Race report: Brighton 10k (and Smug Running Guy news)

Last week I was extolling the virtues of being fully prepared the night before a race. Following my own advice I got my racing kit together Saturday night only to find that the poppers for my race belt were missing. In case you don't know a race belt is something that you can attach your number to so you don't have to pin it to your shirt. Unfortunately the poppers are the integral part that attach the race number, without them the race belt is just a belt really. This realisation precipitated a mad scramble round the house to find some safety pins to attach my number to the shirt. So following on from last week's advice, it's probably best to get your racing kit together a good 24 hours before the race in case you need to get to the shops for something.

So after that initial mishap family Trihard made it out of the house in record time to get to Brighton a good half an hour before the run started. It was a glorious day with bright sunshine and no wind - perfect running conditions for me and spectating conditions for Baby, Toddler and Mrs Trihard. Learning from previous experience I limited my water intake and managed to get a toilet break in before things got going so I was feeling pretty good.

Feeling good, looking spectacular!
Last week I said  I was aiming for a sub 57 minute I have to confess that I was increasingly fancying my chances of having a crack at my personal best for a 10k, which was 54.47 minutes. To get near this I was going to have to aim for around 5 min 40 secs per kilometre. As always the start was pretty crammed but I managed to find a decent line without having to weave in and out too much. When we got to the the 1km I checked my time and found I'd done it in 5 min 22 secs. Obviously this was well ahead of the speed I required to beat my personal best but also one that I knew was unsustainable. I managed to slow down a bit and was going at a steady pace but once I passed the 2km mark it wasn't until I reached the 5km mark that I was able to get a bearing on my pace.

And they're off
 Pacing, in all disciplines, is something we work on a lot at Triathlon club and something you are advised to aim for is a "negative split". This doesn't mean an unfortunate tear in your lycra but pacing yourself so that you are able to finish the second half of the race quicker than the first part. I reached the 5km mark, which is very clearly marked with an arch of balloons, at 27 mins 55 secs. It wasn't quite as quick as I was hoping and while I wasn't exactly struggling I didn't think I would be able to keep up the pace I was going, let alone do the last 5km quicker than the first half. The course was right along Brighton sea front and the turnaround point was 6.5km. That 1.5km seemed to go on forever. Obviously you could see the quicker runners coming back down but the point where I could start the run back to the pier just wasn't coming. At that point I started to seriously flag, I was getting concerned that I was actually going to have to walk and that I wouldn't get anywhere near the 57 minutes I'd set for myself. But I finally reached the turnaround point which gave me a second wind. I then worked out that once I passed the 5km mark coming back the other way there was only 2km left - I was practically home. I managed to pick up a bit of speed again, the legendary second wind, and was soon at the 9km mark.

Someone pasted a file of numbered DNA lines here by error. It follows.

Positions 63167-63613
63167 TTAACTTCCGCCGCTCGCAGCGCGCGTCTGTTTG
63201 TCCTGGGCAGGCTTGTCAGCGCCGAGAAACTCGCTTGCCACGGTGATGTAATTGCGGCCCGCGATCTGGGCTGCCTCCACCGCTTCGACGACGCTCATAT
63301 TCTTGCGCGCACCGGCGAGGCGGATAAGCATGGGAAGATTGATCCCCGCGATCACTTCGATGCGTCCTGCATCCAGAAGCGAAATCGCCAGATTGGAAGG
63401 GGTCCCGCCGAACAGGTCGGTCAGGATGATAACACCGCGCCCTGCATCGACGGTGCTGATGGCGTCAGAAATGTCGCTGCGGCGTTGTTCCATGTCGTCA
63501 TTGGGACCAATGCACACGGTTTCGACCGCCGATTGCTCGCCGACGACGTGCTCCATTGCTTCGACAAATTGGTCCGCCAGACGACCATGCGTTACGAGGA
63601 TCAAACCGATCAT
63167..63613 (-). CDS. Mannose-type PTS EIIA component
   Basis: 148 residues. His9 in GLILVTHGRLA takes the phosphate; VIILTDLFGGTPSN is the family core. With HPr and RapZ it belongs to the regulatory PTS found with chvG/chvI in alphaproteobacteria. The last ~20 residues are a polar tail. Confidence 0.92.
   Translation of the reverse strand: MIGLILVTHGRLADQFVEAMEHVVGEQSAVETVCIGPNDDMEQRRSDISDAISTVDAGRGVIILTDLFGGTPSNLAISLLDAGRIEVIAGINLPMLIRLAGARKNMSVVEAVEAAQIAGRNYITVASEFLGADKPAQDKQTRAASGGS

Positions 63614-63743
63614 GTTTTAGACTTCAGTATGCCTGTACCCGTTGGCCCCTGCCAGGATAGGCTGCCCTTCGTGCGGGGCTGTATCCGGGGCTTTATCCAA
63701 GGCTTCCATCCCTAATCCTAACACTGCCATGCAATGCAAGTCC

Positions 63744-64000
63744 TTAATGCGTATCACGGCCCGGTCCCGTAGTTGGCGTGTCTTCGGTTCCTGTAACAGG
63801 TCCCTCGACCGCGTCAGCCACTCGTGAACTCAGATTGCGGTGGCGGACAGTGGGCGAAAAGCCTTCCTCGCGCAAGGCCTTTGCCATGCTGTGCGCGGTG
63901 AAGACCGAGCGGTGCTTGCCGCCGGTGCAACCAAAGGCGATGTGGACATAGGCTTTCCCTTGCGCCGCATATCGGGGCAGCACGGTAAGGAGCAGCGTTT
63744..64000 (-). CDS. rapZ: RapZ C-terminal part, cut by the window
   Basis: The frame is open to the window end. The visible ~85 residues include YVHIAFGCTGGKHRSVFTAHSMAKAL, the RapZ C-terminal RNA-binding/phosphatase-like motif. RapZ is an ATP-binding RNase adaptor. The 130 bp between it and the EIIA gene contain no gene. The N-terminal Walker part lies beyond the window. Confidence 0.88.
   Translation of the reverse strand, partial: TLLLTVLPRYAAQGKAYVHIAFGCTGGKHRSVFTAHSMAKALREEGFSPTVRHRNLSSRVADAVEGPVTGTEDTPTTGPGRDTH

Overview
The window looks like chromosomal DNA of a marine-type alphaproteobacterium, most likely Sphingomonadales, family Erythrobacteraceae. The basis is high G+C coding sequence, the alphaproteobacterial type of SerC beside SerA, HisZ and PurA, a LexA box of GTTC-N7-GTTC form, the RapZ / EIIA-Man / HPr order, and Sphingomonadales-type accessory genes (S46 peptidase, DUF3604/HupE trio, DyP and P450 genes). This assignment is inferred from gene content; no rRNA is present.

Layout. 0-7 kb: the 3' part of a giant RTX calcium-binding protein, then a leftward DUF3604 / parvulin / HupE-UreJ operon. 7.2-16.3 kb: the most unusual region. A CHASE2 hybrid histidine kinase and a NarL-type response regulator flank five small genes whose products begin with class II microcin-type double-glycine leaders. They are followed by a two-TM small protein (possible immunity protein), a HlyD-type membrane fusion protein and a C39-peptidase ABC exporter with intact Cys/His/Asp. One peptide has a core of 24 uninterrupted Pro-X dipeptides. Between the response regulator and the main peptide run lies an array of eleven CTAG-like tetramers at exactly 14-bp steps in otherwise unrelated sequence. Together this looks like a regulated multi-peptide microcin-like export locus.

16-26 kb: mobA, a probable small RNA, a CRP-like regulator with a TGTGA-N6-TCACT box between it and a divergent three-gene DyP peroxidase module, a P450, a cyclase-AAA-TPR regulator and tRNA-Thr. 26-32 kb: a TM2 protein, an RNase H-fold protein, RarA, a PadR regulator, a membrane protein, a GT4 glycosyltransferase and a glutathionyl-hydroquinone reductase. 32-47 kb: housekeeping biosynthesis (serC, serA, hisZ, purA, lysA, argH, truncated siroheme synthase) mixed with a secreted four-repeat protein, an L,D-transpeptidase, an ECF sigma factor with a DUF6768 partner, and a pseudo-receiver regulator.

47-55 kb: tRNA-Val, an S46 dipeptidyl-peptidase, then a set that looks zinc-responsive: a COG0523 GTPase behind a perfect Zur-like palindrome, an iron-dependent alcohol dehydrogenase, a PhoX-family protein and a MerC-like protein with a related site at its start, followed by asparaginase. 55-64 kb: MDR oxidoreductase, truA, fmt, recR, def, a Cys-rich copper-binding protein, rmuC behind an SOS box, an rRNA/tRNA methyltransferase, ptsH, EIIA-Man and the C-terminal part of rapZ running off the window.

I checked my watch. I can't remember exactly what the time was but I wasn't as far off my PB as I'd been at the half way mark. Sporting cliches ran through my mind, "leaving it all out on the field", "digging deep" and all that. I picked up my pace even more, but then I was worried about overdoing it and conking out 500m short. Then I saw the Trihard family at the side cheering me on. Toddler Trihard is very enthusiastic and very movingly says that she's going to run with Daddy when she's a big girl. With that I "dug even deeper".

Almost home and a wave from Toddler Trihard
 I could see the finish and the seconds were ticking down to 54 min 47 secs. I don't know how quickly I did that last kilometre but I certainly "left everything out on the field." According to my monitor my heart rate went up to 187bpm as I sprinted to the finishing line. I was working so hard over the last 150m that I wasn't able to see what time it was and if I was going to beat my personal best. Once I was over the line I stopped my timer - 55 mins 02 secs. Just 15 seconds shy. In terms of a negative split the second 5km was 48 seconds quicker than the first half.

More space needed in the trophy room
After collecting my medal I staggered through the spectators and other finishers to meet the Trihard supporters. Toddler Trihard came running up to me "Daddy, Daddy", she was calling. I knew she was going to say something heart melting, like how she wanted to be a great runner like me. "Daddy, daddy. I just saw a man dressed as a chicken!"

So there we go. I didn't beat my personal best but I came pretty close and there are plenty of races to go. And in other news Smug Running Guy, who was running a 10k in Suffolk, beat his previous personal best by a minute to finish in 39 mins 36 secs. He's such a Smug Running Guy.

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